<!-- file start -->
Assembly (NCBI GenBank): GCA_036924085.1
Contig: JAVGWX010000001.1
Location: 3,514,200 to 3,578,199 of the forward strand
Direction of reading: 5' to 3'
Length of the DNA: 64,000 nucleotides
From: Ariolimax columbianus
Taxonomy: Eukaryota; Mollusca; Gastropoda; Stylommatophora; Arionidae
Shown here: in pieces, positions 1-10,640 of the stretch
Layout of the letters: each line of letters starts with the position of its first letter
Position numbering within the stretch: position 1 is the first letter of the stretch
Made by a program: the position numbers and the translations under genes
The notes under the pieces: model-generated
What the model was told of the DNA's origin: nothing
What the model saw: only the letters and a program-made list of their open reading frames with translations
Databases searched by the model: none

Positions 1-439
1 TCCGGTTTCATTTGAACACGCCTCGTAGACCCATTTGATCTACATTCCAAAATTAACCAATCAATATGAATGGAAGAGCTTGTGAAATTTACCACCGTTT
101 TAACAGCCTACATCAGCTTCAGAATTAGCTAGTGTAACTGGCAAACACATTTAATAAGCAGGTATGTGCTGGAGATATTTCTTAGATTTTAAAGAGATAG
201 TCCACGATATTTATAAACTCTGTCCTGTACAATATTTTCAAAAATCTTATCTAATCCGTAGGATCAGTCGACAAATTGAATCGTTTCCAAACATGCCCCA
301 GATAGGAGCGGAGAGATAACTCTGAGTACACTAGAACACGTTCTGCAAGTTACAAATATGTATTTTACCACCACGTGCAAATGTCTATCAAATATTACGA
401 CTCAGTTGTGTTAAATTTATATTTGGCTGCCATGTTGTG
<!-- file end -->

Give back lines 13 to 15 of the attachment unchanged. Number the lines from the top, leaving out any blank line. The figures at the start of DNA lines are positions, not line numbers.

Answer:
What the model was told of the DNA's origin: nothing
What the model saw: only the letters and a program-made list of their open reading frames with translations
Databases searched by the model: none